Most of you are likely no stranger to Ada Limón. She was named 24th poet laureate of the United States back in July, becoming the first Latina to do so. I decided to talk about her here (despite her popularity) because her poems provide a respite from the cold weather we’ll be facing soon—critics have often described them so:
“Limón’s poems are like fires: charring the page, but leaving a smoke that remains past the close of the book.” (The Millions)
“A poet whose verse exudes warmth and compassion” (Los Angeles Review of Books)
The intensity and directness of Limón’s poetry resonates with me. There’s no shortage of rich imagery in her work, yet I never lose sight of her poem’s core message.
As I begin a new chapter here in Ann Arbor, identity and relationships have been on my mind a lot. The poems I’ve felt closest to recently are the ones handling those subjects.
Her poems are best digested in the larger context of their collection, so do check them out if you feel inspired to do so. All the poems featured in this post come from her book “Bright Dead Things”, a finalist for the National Book Award and the National Book Critics Circle Award. The collection centers around Limón’s move from New York City to Kentucky for her love of a man—and the rewilding that came along with it. The racehorses, open fields, metal, and the moon to make us feel like we’re out there with her, all while exploring themes of death, identity, and how we carry on through loss.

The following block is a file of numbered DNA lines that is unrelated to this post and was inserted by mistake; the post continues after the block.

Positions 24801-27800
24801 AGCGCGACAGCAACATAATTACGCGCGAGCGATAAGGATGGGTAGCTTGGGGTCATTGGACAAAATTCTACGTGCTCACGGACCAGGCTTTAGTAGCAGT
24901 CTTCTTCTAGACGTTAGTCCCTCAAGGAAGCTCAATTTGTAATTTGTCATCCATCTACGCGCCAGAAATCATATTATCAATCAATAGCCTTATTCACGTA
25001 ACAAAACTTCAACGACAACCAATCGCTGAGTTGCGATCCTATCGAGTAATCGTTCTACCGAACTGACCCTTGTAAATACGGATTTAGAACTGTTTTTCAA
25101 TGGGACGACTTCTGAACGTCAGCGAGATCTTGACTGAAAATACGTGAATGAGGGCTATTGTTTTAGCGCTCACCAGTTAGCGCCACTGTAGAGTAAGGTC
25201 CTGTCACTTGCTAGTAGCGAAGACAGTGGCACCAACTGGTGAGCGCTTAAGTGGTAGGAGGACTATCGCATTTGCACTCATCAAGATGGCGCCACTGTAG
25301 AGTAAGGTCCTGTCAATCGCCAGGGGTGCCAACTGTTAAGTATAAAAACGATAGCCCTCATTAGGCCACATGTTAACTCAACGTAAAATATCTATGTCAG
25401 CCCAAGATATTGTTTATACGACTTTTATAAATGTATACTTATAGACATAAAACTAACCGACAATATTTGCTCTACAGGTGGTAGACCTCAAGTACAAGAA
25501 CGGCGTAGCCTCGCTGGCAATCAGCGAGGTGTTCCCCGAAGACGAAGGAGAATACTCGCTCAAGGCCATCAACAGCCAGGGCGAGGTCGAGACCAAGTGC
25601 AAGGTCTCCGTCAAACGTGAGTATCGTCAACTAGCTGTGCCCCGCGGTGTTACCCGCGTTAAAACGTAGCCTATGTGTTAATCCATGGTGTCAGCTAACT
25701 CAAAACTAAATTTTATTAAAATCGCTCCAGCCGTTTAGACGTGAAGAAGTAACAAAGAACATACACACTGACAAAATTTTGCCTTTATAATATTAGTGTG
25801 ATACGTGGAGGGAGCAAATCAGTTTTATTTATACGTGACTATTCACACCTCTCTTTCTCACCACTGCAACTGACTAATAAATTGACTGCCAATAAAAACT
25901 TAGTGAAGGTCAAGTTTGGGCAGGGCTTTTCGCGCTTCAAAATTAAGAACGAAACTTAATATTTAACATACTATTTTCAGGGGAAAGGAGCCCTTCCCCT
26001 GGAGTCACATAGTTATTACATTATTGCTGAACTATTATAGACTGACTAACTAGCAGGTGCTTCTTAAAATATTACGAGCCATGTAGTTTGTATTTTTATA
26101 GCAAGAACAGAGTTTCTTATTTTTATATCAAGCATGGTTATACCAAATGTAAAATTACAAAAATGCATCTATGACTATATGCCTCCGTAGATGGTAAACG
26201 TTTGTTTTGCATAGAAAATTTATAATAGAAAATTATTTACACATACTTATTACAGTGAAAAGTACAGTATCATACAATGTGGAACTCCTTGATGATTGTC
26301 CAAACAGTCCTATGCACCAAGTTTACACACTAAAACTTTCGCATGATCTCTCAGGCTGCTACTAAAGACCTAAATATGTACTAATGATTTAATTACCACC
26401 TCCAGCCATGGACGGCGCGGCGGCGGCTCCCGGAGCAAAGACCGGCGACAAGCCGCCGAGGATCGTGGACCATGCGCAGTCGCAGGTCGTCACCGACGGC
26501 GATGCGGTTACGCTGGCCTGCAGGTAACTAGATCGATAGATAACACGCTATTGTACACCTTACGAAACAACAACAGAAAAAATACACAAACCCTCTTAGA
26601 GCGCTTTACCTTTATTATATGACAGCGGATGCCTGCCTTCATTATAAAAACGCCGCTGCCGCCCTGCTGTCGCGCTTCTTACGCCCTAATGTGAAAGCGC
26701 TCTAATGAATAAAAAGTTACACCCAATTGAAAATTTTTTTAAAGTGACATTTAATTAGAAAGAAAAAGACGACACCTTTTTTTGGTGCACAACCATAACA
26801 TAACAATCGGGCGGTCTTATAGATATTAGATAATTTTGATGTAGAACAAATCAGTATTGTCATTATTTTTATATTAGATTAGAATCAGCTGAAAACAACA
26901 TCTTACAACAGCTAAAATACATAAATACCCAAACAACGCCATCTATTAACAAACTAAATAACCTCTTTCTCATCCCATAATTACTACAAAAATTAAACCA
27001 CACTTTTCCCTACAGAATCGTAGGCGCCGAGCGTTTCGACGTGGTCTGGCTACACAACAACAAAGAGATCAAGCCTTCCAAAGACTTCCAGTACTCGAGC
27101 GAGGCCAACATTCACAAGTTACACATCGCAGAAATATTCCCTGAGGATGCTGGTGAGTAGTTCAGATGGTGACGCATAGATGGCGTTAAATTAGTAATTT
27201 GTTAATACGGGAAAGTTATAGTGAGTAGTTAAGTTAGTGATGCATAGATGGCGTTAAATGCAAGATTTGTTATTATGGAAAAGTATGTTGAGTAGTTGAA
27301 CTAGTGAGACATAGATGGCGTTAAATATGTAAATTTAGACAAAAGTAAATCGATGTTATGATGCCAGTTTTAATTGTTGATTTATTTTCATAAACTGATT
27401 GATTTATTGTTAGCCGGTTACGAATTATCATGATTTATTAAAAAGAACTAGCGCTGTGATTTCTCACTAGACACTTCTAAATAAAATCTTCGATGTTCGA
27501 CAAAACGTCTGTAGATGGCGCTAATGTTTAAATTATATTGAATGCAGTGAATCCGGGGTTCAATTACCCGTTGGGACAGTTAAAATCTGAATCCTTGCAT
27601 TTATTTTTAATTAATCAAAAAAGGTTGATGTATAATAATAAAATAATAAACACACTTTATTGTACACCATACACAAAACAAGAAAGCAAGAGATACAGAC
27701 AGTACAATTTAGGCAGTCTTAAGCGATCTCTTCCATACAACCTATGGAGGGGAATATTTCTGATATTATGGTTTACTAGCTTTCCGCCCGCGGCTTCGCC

Despite the wide Kentucky acreage, some part of Limón feels trapped. She drowns her “happily unaccounted for” self along with the joys of a bustling life in Brooklyn:
After that, when the water would act weird,
spurt, or gurgle, I’d imagine a body, a woman, a me
just years ago, freely single, happily unaccounted for,
at the lowest curve of the water tower.
Yes, and over and over,
I’d press her limbs down with a long pole
until she was still.
These lines (from The Last Move) so accurately illustrate the sacrifices we make for love and how opposing desires exist at the same time. In a world where so much is shoehorned into binary categories, Ada Limón allows all of her feelings, thoughts, and ideas to coexist at once.
Limón’s poems always feel as if they’re approaching the brink, like there’s tension hovering above the surface. She so effortlessly captures what is, to me, the essence of the human experience.